The sensitivity of a given sensory system to the relevant stimuli can be expressed as an absolute threshold. Absolute threshold refers to the minimum amount of stimulus energy that must be present for the stimulus to be detected 50% of the time. Another way to think about this is by asking how dim can a light be or how soft can a sound be and still be detected half of the time. The sensitivity of our sensory receptors can be quite amazing. It has been estimated that on a clear night, the most sensitive sensory cells in the back of the eye can detect a candle flame 30 miles away (Okawa & Sampath, 2007). Under quiet conditions, the hair cells (the receptor cells of the inner ear) can detect the tick of a clock 20 feet away (Galanter, 1962).

It is also possible for us to get messages that are presented below the threshold for conscious awareness—these are called subliminal messages. A stimulus reaches a physiological threshold when it is strong enough to excite sensory receptors and send nerve impulses to the brain: this is an absolute threshold. A message below that threshold is said to be subliminal: we receive it, but we are not consciously aware of it. Therefore, the message is sensed, but for whatever reason, it has not been selected for processing in working or short-term memory. Over the years there has been a great deal of speculation about the use of subliminal messages in advertising, rock music, and self-help audio programs. Research evidence shows that in laboratory settings, people can process and respond to information outside of awareness. But this does not mean that we obey these messages like zombies; in fact, hidden messages have little effect on behavior outside the laboratory (Kunst-Wilson & Zajonc, 1980; Rensink, 2004; Nelson, 2008; Radel, Sarrazin, Legrain, & Gobancé, 2009; Loersch, Durso, & Petty, 2013).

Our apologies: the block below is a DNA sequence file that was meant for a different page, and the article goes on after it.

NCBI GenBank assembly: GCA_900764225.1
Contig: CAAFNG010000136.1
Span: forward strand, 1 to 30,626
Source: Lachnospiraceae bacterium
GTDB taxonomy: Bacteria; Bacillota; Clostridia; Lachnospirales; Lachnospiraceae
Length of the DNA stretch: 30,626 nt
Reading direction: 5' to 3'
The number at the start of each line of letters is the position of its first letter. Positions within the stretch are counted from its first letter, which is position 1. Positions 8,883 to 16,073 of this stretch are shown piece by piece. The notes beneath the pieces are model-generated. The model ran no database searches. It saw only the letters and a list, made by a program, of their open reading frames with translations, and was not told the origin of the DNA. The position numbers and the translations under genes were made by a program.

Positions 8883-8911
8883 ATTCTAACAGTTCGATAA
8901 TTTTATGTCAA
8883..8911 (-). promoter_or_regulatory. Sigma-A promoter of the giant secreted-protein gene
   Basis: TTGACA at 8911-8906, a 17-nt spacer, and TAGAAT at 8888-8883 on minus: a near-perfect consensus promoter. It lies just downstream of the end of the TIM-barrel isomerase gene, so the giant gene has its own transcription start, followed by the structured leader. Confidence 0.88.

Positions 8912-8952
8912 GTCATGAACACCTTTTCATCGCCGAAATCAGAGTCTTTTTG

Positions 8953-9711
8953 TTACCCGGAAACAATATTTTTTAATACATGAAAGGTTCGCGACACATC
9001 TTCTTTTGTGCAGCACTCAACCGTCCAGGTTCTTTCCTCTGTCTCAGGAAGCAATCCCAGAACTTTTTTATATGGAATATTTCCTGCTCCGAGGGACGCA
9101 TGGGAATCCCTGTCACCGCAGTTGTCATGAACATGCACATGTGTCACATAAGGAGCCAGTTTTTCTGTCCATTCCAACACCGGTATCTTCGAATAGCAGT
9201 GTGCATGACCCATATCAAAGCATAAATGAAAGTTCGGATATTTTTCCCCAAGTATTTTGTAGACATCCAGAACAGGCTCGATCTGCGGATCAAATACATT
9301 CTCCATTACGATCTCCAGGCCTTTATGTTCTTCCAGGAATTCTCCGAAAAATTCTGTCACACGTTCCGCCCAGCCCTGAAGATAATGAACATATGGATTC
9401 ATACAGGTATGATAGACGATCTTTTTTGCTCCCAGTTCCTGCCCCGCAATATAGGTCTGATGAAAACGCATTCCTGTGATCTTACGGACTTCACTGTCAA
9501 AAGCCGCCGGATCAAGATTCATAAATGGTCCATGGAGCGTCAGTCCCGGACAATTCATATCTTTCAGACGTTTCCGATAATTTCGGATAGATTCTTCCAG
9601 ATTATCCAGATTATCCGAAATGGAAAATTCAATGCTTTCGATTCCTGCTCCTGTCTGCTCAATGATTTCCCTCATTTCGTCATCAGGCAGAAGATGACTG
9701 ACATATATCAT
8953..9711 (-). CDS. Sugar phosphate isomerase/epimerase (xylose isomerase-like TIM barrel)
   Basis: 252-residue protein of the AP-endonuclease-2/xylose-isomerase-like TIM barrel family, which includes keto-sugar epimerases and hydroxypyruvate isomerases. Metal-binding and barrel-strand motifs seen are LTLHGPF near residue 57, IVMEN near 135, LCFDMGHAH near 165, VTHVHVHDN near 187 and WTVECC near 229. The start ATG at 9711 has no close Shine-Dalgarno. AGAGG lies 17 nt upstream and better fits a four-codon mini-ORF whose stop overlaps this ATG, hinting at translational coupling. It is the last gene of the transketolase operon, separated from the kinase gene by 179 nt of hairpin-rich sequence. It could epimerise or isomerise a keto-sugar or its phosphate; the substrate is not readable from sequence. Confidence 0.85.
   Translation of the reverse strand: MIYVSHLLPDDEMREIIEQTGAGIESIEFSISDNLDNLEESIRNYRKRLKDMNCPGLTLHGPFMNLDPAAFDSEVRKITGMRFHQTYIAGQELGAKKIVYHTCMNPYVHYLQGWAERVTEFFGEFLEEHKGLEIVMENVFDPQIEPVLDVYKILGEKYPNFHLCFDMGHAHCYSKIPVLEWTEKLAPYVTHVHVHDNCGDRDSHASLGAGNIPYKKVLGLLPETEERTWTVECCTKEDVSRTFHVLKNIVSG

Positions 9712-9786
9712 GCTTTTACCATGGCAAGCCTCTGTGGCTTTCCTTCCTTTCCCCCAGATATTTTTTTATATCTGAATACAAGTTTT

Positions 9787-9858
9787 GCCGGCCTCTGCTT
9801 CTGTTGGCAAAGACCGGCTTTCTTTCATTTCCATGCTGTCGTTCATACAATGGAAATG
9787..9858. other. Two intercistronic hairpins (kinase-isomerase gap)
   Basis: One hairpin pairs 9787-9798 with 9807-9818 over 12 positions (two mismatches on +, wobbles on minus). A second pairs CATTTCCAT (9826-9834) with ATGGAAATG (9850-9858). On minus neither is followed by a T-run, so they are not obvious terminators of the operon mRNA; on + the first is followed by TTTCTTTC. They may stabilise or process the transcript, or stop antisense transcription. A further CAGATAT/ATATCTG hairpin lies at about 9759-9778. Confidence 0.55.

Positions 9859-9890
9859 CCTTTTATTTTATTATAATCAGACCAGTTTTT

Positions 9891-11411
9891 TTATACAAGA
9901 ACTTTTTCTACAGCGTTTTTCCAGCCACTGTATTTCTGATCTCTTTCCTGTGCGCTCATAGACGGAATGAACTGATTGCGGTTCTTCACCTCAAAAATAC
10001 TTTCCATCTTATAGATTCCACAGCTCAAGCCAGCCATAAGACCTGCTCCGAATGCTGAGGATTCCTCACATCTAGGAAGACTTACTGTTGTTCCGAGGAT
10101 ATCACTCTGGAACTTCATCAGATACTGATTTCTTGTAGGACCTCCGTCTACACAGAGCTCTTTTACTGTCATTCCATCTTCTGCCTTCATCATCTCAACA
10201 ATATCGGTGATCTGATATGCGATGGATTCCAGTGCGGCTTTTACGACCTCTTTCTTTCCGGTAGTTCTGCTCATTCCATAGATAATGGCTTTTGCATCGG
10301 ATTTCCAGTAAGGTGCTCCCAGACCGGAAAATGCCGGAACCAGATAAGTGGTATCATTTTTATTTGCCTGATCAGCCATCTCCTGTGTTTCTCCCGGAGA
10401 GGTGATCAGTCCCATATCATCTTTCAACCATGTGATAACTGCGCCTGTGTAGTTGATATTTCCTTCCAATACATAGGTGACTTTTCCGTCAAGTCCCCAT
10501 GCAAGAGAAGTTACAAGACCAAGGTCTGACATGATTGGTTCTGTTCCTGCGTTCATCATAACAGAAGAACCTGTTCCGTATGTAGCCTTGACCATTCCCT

Dig Deeper: UnConscious Perception

Male professor with a graying beard writing on a whiteboard, wearing a sweater and glasses.

Figure 2. Priming can be used to improve intellectual test performance. Research subjects primed with the stereotype of a professor – a sort of intellectual role model – outperformed those primed with an anti-intellectual stereotype. [Photo: Jeremy Wilburn]